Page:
Fancy Cop Winding

I promised last week that I’d show you the secret to winding all fancy-like on a turkish spindle. We used to make God’s Eyes in this pattern when I was a kid at camp. It was impressive even with coarse acryllic yarn wound around crossed popsicle sticks, and taking it to my big girl craftland with handspun wool around the beautiful wood arms of a turkish is nothing less than Crafty Enlightenment and Trancendence. Since much of the joy of spindling comes from the tactile and visual sensations you create with the colors and textures of fiber becoming yarn, this is the height of happy happy spinning joy. You get to spin it, then lovingly arrange it and admire it along the way.

Using this method you can put the maximum amount of fiber on your turkish and it stays nice and stable with a perfectly balanced cop.

Here’s the amazingly easy process:

Step One: Wrap your singles under one arm, over two arms, as shown. Note that you’re starting as close to the shaft as possible, always wrapping as far as possible to the right of the space between the two arms you’re wrapping into.

Step Two: Remembering the standard turkish wind on is always under one, over two,  repeat as shown.

Steps 3 and 4: Repeat the above wraps two more times to complete the pattern as shown:

Final Step: continue building your cop by repeating the above steps, laying each subsequent wrap just to the left of the one before it, building out from the center shaft.

When you complete a layer by filling up the space between the arms with wraps, you’ll start again at the shaft as in step one – putting on layer after layer of singles on top of one another.

Building layer after layer,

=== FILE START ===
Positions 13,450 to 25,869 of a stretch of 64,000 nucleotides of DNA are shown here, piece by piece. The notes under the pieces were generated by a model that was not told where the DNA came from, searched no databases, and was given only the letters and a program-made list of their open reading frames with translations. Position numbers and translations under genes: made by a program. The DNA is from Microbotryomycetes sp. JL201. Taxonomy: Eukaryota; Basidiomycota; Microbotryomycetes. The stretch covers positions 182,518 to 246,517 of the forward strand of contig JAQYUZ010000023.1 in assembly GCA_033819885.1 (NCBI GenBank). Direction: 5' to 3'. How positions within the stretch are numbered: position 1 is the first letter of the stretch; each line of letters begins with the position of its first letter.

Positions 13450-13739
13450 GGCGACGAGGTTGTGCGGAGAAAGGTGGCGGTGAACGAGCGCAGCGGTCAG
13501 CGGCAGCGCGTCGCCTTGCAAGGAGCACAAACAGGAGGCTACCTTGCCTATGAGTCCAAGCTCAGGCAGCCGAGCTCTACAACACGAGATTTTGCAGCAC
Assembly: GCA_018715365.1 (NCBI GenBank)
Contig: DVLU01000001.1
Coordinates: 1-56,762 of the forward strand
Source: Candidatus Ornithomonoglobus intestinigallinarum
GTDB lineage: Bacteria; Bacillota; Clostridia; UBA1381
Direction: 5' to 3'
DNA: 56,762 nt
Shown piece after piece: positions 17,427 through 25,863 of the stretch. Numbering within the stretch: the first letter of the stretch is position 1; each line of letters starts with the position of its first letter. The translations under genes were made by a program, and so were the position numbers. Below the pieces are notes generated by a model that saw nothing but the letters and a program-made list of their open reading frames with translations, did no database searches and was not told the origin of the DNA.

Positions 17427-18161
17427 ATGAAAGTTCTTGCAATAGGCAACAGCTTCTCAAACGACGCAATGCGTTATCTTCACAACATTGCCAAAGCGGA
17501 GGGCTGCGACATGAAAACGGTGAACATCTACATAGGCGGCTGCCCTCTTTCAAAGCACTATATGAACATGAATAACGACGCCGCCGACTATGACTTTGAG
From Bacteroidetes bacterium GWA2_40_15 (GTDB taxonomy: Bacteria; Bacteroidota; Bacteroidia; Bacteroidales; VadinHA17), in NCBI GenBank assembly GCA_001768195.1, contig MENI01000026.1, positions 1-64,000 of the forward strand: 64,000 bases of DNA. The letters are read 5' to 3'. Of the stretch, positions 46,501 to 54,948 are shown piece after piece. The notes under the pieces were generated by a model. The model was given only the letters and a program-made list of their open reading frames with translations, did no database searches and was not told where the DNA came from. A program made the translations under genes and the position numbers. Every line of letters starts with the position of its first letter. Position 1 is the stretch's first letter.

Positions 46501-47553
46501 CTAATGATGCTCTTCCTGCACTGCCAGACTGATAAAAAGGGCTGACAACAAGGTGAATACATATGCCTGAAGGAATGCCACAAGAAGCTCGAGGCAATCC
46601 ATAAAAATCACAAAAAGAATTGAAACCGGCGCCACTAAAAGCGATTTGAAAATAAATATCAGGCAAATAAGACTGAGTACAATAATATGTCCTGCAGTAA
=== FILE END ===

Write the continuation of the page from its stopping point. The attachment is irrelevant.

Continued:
One on top of the other…

Until your cop begins to resemble a little turtle shell:

When you’ve filled the spindle to your satisfaction, you can slip the shaft out, then the arms, (skinny arm first) to get a cute little center pull ball. Ingenious!

Crafty Goodness for grown up campers!




  1. says

    Would you consider doing a spinning tutorial on a Turkish spindle? I was gifted one in a swap and I have yet to figure it out properly.

    • says

      Hi Amy! Check out the previous post, Whirling Dervishes, which talks about what’s different about Turkish spindles compared to a regular drop spindle. It covers how to start the fiber and how to secure it. Otherwise, using a Turkish is the same as other drop spindles. Have fun playing with it! :-)

      • Paul says

        I’ve got it now. The numbers in the picture was confusing me. It was the same thing I was doing, you just lay each strand next to one another.

  2. Cathy Aviles says

    Forgot to ask what fiber you were using, it looks lovely. I have also become a big fan of the Jenkins spindles.


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